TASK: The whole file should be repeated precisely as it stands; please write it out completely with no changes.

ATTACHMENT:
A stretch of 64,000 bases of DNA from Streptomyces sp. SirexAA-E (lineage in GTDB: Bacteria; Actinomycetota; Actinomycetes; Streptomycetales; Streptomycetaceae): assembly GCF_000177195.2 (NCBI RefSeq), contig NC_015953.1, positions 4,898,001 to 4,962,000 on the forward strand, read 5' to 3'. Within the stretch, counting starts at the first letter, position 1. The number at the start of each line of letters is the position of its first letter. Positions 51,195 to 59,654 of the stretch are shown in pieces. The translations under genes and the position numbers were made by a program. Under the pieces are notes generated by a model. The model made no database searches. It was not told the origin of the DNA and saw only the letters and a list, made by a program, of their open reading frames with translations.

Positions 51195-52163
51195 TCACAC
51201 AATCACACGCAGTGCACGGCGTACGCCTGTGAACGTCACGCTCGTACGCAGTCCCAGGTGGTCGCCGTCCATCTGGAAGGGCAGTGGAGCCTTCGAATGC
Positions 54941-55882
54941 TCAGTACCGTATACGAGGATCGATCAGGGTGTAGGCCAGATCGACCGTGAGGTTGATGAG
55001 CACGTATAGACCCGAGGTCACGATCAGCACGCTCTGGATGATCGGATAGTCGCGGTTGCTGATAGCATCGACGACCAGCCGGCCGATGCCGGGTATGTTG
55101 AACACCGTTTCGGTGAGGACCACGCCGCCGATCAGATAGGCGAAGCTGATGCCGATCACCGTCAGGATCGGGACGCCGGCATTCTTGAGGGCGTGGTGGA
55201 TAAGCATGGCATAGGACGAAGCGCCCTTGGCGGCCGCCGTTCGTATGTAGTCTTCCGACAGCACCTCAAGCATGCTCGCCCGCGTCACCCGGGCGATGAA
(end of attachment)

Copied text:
A stretch of 64,000 bases of DNA from Streptomyces sp. SirexAA-E (lineage in GTDB: Bacteria; Actinomycetota; Actinomycetes; Streptomycetales; Streptomycetaceae): assembly GCF_000177195.2 (NCBI RefSeq), contig NC_015953.1, positions 4,898,001 to 4,962,000 on the forward strand, read 5' to 3'. Within the stretch, counting starts at the first letter, position 1. The number at the start of each line of letters is the position of its first letter. Positions 51,195 to 59,654 of the stretch are shown in pieces. The translations under genes and the position numbers were made by a program. Under the pieces are notes generated by a model. The model made no database searches. It was not told the origin of the DNA and saw only the letters and a list, made by a program, of their open reading frames with translations.

Positions 51195-52163
51195 TCACAC
51201 AATCACACGCAGTGCACGGCGTACGCCTGTGAACGTCACGCTCGTACGCAGTCCCAGGTGGTCGCCGTCCATCTGGAAGGGCAGTGGAGCCTTCGAATGC
Positions 54941-55882
54941 TCAGTACCGTATACGAGGATCGATCAGGGTGTAGGCCAGATCGACCGTGAGGTTGATGAG
55001 CACGTATAGACCCGAGGTCACGATCAGCACGCTCTGGATGATCGGATAGTCGCGGTTGCTGATAGCATCGACGACCAGCCGGCCGATGCCGGGTATGTTG
55101 AACACCGTTTCGGTGAGGACCACGCCGCCGATCAGATAGGCGAAGCTGATGCCGATCACCGTCAGGATCGGGACGCCGGCATTCTTGAGGGCGTGGTGGA
55201 TAAGCATGGCATAGGACGAAGCGCCCTTGGCGGCCGCCGTTCGTATGTAGTCTTCCGACAGCACCTCAAGCATGCTCGCCCGCGTCACCCGGGCGATGAA